The final world premiere held in Screen 1 was the One Direction film “One Direction:This Is Us” on 21st August 2013. George Coles designed Screen 1 was closed for redevelopment on 26th August 2013 with the horror film “Big Bad Wolves” screening as part of the annual weekend ‘Frightfest’.

Screen 1 was then sub-divided to provide a 398-seat ‘Impact’ screen with Atmos sound, which has a stadium seated main floor and also seating provided in a balcony (in the former Empire Theatre’s stage house). It opened on 16th May 2014. It is located in the screen end of the former Empire 1, with its huge ‘Impact’ screen now back to back with the new IMAX screen next door.

The 751-seat IMAX screen which opened on 30th May 2014 is located in the former rear seating area of Screen 1, and has retained some of the cinema’s 1962 George Coles designed decoration, with illuminated troughs across the ceiling and down the side-walls which have ever-changing colours. The conversion was carried out to the plans of architectural firm UNICK Architects.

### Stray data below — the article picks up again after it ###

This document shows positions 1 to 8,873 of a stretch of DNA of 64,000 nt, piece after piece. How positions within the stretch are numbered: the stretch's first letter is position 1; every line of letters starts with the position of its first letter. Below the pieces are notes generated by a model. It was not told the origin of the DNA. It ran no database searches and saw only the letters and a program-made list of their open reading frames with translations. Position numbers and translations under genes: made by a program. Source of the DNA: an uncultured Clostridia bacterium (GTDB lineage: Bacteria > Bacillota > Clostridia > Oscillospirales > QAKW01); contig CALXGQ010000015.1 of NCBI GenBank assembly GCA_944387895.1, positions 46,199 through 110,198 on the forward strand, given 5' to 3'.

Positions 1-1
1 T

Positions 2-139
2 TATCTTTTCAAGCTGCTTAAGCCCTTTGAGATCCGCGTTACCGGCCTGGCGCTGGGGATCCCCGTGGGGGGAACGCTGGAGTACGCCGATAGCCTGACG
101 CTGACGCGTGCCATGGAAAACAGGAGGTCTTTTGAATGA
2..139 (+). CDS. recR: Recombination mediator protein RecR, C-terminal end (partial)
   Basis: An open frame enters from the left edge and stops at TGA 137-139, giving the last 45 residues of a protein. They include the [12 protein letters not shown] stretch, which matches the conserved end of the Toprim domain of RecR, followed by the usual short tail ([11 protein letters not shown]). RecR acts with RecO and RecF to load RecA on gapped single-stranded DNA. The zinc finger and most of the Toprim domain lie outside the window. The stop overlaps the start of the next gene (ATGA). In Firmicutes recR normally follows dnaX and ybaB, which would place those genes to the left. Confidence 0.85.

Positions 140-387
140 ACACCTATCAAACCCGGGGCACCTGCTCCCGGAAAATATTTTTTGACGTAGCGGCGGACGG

The Empire was one of five Empire cinemas purchased by Cineworld in July 2016, the others were Basildon, Hemel Hempstead, Poole and Bromley. The deal also included that Empire Theatres would take over the Cineworld Haymarket. The Cineworld Cinema Leicester Square was closed on 7th January 2018 for refurbishment and re-opened 9th February 2018.

Contributed by Ross Melnick, Ken Roe

Recent comments (view all 641 comments)

LARGE_screen_format on July 1, 2018 at 4:49 am


I’ve posted a reply on the Odeon, Greenwich page.

I did enjoy Rampage for what it was, a movie based on a video game, it had some good action and overall was entertaining.

LARGE_screen_format on July 3, 2018 at 7:49 am

When booking tickets online for IMAX at Cineworld, Leicester Square the width of the screen on the seating layout page surely can’t be to scale? It isn’t even as wide as the centre section of seats alone meaning anyone sat on the two side sections would be watching from a 45-degree angle.

CF100 on July 3, 2018 at 10:47 am

LARGE_screen_format: Licensing plans show everything (within reason) “to scale”—try the “MEZZANINE LEVEL” PDF linked to from the “DOCUMENTS” tab on the linked page.

Based on this, 8 side seats (16 total) of row M (2nd to last row) are beyond the screen edges.

LARGE_screen_format on July 3, 2018 at 10:54 am

As I suspected, the Cineworld seating layout page is way off scale. Probably just a generic image used for the screen of any and all auditoria across the whole of their website?

These licensing plans that you post links for sure offer a level of detail one may otherwise never be privy to. Had not previously ever thought to search and look through any.